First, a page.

90 Minutes in Heaven — Book Review

90 Minutes in Heaven by Rev. Don Piper is a book about life after death.  There have been many books about life after death, but this one is different.

Rev. Piper is a Baptist Minister in Texas who was involved in an automobile accident.  Authorities pronounced him dead at the scene.  He was driving a Ford Escort and the vehicle that struck him was an eighteen-wheeler that drove over the top of his car.  The semi also struck two other cars on the road which left the passengers of those vehicles with little or no injury.

The first chapter gives us a short background about a conference he had attended and an account Rev. Piper’s drive home to the Houston area.  He describes the weather, the road and the scenery right up to the point at which he sees the truck.  Then he found himself standing in a place he knew was heaven.

There was no tunnel through which he was pulled; no sense of being transported by the light.  He does remember a brilliant light that enveloped him, but that’s all.  He found himself filled with joy, standing in front of a gate and seeing a large crowd of people who were rushing toward him.

The description of  heaven is actually very short — only a few pages and this is one of the reasons I give  credence to the account.  Other books have been written by people who have died and gone to heaven — some of them very detailed in the description of their surroundings and activities — but the brevity of Rev. Piper’s description is compelling and believable.

The remainder of the book is more-or-less a chronology of his recovery — the doubts, the pain, the fatigue and his feelings about his situation.  His treatment consisted of wearing what is called a fixator.  This is a cage-like device that is placed around the limb with numerous bars and wires extending from it into his body.  Each day the screws on the fixator were adjusted so that his body would grow new bone to replace those that had been lost in the accident. But the book is about much more than that.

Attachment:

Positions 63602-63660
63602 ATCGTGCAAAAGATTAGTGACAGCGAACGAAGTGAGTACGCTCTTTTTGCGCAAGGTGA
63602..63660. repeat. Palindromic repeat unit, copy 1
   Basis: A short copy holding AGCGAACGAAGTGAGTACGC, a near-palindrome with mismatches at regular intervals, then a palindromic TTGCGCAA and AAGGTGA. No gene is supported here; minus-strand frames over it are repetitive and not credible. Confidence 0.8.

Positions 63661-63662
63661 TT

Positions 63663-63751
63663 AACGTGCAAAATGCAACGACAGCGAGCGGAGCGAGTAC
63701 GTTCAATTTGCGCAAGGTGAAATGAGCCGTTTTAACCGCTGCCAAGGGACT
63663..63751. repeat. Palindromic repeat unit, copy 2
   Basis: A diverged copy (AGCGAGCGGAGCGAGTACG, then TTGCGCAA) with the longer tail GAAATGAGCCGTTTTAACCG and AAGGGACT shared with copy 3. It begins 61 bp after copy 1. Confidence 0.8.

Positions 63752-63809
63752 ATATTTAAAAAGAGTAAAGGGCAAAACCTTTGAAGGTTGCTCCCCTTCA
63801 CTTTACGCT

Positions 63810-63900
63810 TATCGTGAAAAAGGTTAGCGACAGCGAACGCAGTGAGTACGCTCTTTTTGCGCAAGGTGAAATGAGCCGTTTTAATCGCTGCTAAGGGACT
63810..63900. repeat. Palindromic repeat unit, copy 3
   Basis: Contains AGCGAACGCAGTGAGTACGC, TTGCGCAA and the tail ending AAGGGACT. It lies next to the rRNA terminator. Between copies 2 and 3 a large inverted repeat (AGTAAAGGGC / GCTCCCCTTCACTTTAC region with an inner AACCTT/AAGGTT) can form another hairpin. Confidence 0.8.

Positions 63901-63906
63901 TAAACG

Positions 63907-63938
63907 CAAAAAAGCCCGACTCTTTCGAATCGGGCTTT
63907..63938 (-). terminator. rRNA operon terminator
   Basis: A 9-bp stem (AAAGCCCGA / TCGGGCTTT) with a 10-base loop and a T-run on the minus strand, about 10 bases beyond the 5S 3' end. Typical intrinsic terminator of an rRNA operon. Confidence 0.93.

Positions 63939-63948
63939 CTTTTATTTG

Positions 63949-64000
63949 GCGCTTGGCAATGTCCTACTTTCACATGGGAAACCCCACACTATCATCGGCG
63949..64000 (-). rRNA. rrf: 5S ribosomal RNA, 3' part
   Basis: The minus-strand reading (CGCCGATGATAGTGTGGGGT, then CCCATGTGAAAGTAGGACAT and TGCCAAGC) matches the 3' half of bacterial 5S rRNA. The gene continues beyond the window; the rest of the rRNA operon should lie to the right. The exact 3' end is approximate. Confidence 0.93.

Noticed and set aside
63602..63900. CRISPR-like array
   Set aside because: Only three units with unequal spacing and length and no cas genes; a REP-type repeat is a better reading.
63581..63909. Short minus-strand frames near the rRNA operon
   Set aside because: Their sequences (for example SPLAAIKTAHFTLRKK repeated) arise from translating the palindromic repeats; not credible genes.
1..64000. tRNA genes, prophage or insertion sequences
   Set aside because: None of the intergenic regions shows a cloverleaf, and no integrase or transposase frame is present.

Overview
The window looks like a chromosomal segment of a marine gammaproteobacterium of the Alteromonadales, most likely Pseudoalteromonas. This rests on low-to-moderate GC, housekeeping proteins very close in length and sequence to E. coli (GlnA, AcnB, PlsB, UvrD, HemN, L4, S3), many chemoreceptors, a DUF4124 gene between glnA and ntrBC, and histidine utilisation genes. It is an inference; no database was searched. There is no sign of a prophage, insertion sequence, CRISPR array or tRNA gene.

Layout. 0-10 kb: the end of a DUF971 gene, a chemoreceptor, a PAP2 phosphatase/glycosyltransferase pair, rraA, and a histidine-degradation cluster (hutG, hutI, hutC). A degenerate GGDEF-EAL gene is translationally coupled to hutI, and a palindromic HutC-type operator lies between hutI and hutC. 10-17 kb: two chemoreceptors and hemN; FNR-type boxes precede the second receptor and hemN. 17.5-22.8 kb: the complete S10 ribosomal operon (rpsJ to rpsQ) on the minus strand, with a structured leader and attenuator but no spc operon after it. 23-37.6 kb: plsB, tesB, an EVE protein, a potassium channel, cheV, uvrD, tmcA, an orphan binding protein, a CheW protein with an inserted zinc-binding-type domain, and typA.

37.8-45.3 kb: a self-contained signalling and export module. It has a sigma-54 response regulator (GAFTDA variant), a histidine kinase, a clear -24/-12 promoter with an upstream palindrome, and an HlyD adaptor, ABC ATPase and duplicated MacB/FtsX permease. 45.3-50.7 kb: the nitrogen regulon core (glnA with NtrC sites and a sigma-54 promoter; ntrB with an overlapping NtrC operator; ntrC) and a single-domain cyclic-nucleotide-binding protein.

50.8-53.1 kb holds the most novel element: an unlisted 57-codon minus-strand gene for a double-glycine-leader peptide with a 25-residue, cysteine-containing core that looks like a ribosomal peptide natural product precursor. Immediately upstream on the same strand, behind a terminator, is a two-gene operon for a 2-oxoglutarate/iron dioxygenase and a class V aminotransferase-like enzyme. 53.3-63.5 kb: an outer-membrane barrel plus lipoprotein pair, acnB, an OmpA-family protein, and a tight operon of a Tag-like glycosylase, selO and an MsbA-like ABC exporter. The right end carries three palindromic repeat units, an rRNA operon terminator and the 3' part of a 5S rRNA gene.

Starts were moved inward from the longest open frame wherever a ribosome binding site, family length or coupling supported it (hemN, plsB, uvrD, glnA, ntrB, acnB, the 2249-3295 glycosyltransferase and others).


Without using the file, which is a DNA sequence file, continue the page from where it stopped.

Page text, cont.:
As a pastor, he had been accustomed to always giving support and aid to those who were hurting, but now the tables were turned.  He was now on the receiving  end of aid and comfort and he had difficulty accepting help from members of the congregation.  Eventually, a pastor friend of his pointed this out and gave him a hard talking-to, but Don eventually allowed others to do things for him and he allowed them into his personal life more and more.

In another chapter called “The New Normal” he describes his  realization that things are going to be different in his life as a result of the accident.  He won’t be able to snow ski again — no more surfing — no more squatting down to talk to the Sunday School kids.  He realized that was the old standard and it did not apply any more.

Yes, I said to myself, there are things I will never be able to do again.  I don’t like that and may even hate it, but that doesn’t change the way things are.  the sooner I make peace with that fact and accept the way things are, the sooner I’ll be able to live in peace and enjoy my new normalcy.“  (page 138)

Reverend Piper often asked himself, and God, why he had been allowed to live because he was in such pain.  The latter sections of the book describe instances in which people have needed encouragement to continue through similar hardships and pain that he had endured — and they always seemed to pop-up out of nowhere.  Just the fact that they knew he had gone through the same treatment that they were going through helped them to get well.

90 Minutes in Heaven is a book that I couldn’t put down once I started reading it.  It is a factual book and and emotional book.  It is filled with revelations of the miracles of modern medicine and the wonder of the human body to survive catastrophic trauma. It’s about ministering to others and about accepting ministry graciously.  It’s about Prayer, Faith, God and Jesus.

Pick up a copy and read it.  I have placed a link to this book on Amazon in the right sidebar for your convenience.

Merry Christmas.

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